Since Bill Gates "has five brains and each of them is smarter than yours," this could well be useful information for parents of little kids.
A review of Robert Putnam's book, Our Kids: The American Dream in Crisis, by Amy L. Wax.
I also highly recommend her "Engines of Inequality: Class, Race, and Family Structure," Family Law Quarterly, Fall 2007, the sort of article that gets her branded a "racist" at one of our finer institutions of higher education.
See also "Family Structure Matters — Science Proves It". (And as Glenn Reynolds often cracks, we don't want to argue with science now do we?)
John Tamny energetically criticizes Akerlof and Shiller's recent Phishing for Pfools.
(And Tamny doesn't even discuss probably the biggest objection, known since at least the Roman Empire: even if there really are smart people like Akerlof and Shiller who could potentially improve our welfare by telling us what to do, Quis custodiet ipsos custodes?)
Yeah, yeah, but how does this fit with my experience? I have one observation to report. I purchased my undergraduate econometrics text, Jan Kmenta's Elements of Econometrics, which I struggled with and grew to dislike intensely, but for unaccountable reasons have kept all these years (maybe as a reminder to stay humble, very humble), for spring semester of my junior year, so early 1977. The price--not stamped, not stickered, and, of course, not bar-coded--is written in pencil on the inside, first sheet after the cover: "$19.95".
While a second edition of Kmenta is, apparently, still in print, I will ignore that. I can't imagine any university professor assigning it in 2015 given that there are many better choices available. One such better option is Stock and Watson's Introduction to Econometrics. Amazon quotes a list price of $260, but they'll sell it to you for $185.37.
So at the list price, there's been an increase of 1203%; at the preferable transaction price, the increase is 829%. Either percentage is reasonably close to 1041%, or as they say in D.C., "close enough for government work".
But--and this is an important "but"--Stock and Watson is a much better text. Is it eight times better than Kmenta, 1st edition? It's hard to say, but probably . . . close enough.
Kyle Smith, reviewing Ronald Bailey's new book, The End of Doom: Environmental Renewal in the Twenty-first Century:
Environmentalist groups are, of course, in the same business as the folks who brought you the “Saw” movies. Their fundraising depends on it, and the media rarely go back to fact-check past predictions, instead blustering ahead with the next dire warning.
Bailey doesn’t claim that global challenges simply resolve themselves — although, as we have seen, some scares were fictitious, based on junk science to begin with.
The doomsayers simply never account for the role of human cooperation and ingenuity in confronting challenges. . . .
So will global warming, a much more complicated issue than CFCs, be resolved by cooperation or ingenuity? Ask yourself which science has seen more breakthroughs in the last few decades — political science or technology.
Related: Matt Ridley, "The Green Scare Problem".
Also related: Jonathan V. Last, "Remember Ebola?"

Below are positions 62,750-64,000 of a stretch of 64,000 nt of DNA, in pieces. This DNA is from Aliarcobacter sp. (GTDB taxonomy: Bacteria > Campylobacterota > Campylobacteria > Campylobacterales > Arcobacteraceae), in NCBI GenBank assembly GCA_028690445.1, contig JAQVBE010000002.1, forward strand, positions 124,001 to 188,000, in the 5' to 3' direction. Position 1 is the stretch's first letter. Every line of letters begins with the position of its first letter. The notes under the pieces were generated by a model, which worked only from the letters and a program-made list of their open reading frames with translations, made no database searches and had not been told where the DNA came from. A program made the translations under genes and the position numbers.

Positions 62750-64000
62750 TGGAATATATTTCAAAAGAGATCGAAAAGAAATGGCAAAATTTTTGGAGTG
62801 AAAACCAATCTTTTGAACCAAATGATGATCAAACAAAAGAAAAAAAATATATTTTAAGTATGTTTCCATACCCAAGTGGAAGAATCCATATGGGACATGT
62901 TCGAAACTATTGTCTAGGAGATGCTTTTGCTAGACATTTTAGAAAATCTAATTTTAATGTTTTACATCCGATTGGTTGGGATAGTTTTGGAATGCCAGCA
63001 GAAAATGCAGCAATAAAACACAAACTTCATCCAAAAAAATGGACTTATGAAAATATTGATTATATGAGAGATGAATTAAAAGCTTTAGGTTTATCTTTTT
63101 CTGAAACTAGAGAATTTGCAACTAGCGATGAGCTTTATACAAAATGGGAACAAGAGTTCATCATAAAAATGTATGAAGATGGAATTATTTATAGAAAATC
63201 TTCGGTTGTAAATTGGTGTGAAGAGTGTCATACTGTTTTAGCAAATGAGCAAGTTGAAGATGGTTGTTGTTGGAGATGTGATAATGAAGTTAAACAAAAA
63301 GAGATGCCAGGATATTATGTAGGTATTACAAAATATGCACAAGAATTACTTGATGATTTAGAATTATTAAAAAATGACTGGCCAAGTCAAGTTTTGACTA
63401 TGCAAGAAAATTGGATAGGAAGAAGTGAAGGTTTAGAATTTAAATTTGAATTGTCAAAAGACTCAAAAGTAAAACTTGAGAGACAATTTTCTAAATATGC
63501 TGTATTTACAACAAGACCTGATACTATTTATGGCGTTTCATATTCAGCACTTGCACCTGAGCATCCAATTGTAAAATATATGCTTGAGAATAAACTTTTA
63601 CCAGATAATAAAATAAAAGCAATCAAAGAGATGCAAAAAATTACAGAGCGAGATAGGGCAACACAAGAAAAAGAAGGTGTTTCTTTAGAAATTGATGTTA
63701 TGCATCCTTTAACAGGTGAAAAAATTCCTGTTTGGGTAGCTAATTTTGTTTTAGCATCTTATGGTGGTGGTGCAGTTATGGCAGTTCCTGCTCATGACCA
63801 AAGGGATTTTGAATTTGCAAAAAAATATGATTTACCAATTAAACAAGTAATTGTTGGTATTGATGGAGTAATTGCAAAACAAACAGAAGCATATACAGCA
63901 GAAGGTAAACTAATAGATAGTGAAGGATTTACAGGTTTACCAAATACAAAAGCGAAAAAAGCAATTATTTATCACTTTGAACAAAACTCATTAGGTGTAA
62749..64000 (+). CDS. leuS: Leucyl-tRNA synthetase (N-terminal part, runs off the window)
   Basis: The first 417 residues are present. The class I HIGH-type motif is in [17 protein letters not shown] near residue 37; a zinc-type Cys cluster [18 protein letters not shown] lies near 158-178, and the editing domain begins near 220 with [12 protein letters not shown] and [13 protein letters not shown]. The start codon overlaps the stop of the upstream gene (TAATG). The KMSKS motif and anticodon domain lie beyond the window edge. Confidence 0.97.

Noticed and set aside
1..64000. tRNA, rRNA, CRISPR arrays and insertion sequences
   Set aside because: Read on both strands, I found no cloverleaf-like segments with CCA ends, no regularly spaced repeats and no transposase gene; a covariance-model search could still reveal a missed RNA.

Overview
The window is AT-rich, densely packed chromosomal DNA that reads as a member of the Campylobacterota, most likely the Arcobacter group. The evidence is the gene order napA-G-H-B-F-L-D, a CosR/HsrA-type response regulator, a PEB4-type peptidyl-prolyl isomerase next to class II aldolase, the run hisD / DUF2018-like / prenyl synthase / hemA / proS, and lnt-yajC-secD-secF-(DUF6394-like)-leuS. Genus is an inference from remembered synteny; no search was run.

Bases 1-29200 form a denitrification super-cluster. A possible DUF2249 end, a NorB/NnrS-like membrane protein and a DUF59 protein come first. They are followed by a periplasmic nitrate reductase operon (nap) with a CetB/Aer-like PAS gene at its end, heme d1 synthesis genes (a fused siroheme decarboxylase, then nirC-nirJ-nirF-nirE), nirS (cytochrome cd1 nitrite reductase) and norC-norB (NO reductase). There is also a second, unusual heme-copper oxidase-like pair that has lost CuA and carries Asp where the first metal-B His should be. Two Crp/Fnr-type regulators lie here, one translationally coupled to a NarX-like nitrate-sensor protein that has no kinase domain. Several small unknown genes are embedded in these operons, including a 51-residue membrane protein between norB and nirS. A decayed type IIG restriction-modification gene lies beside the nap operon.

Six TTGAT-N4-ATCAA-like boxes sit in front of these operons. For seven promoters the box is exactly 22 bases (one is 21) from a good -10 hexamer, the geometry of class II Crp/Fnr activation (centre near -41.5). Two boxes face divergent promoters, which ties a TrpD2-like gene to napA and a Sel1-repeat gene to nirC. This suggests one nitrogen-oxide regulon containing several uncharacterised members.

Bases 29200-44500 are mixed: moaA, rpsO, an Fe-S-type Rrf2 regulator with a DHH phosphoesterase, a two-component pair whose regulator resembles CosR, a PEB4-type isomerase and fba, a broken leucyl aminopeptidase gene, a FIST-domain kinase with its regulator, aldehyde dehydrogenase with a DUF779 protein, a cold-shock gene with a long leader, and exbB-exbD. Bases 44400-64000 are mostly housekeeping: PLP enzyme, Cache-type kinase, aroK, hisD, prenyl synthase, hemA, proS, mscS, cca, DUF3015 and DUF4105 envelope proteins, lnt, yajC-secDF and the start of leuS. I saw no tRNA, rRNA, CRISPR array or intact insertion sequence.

"The new era of the $400 college textbook, which is part of the unsustainable higher education bubble"
The third most expensive textbook on this list is Landsburg's Price Theory and Applications for $348.65.
But I'll happily testify that it's worth every penny.
From a review of Nina Teicholz's The Big Fat Surprise: Why Butter, Meat and Cheese Belong in a Healthy Diet by Donald J. McNamara in The American Journal of Clinical Nutrition, July 2015:
This book should be read by every nutritional science professional as a guide to risks of hubris and the unquestioning belief in whatever the conventional wisdom of the day is and to the consequences of basing public policy on belief as opposed to evidence of positive, beneficial effects. All scientists should read it as an example of how limited science can become federal policy, which may, in in the long run, be harmful when the basic tenets of science, skepticism, and consistent questioning are set aside to appease the powerful voices convinced that we must do something (even if we do not have the proof that that something is the right something).
(Sorry, no link because the piece is behind a paywall.)
Tomorrow is the 50th anniversary is tomorrow of one of the Most Important Events ever, the day Dylan Went Electric!
I know it's kinda important--at least to some elderly people--but do we really need a whole book? I don't; I'm content to have read the review.
"Yet, despite the book's extraordinary well-documented and indisputable examples of real progress, the negative impact of the "anti-innovation" industry—which has used every trick in the book to slow progress—becomes just as clear. By far, the most potent weapon in the arsenal of the conflict-of interest-movement is the fabrication of the myth that the process that leads to innovation is inherently dishonest and corrupt."
Philip Greenspun reviews U. of Chicago economist Casey Mulligan's book, The Redistribution Recession: How Labor Market Distortions Contracted the Economy. Here's the TL;DR:
With 363 pages of analysis and mathematical models, Mulligan shows that essentially all of what we have observed since 2009 can be explained by the following:
- many able-bodied Americans will not work if they have a reasonably attractive alternative
- the federal government, starting in 2009, made not working much more financially rewarding for tens of millions of working-age adults . . .
This is an important book and deserves to be read by anyone interested in the U.S. economy. There is a lot of interesting information still accessible even to those whose econ/math background isn’t adequate for fully appreciating Mulligan’s mathematical model.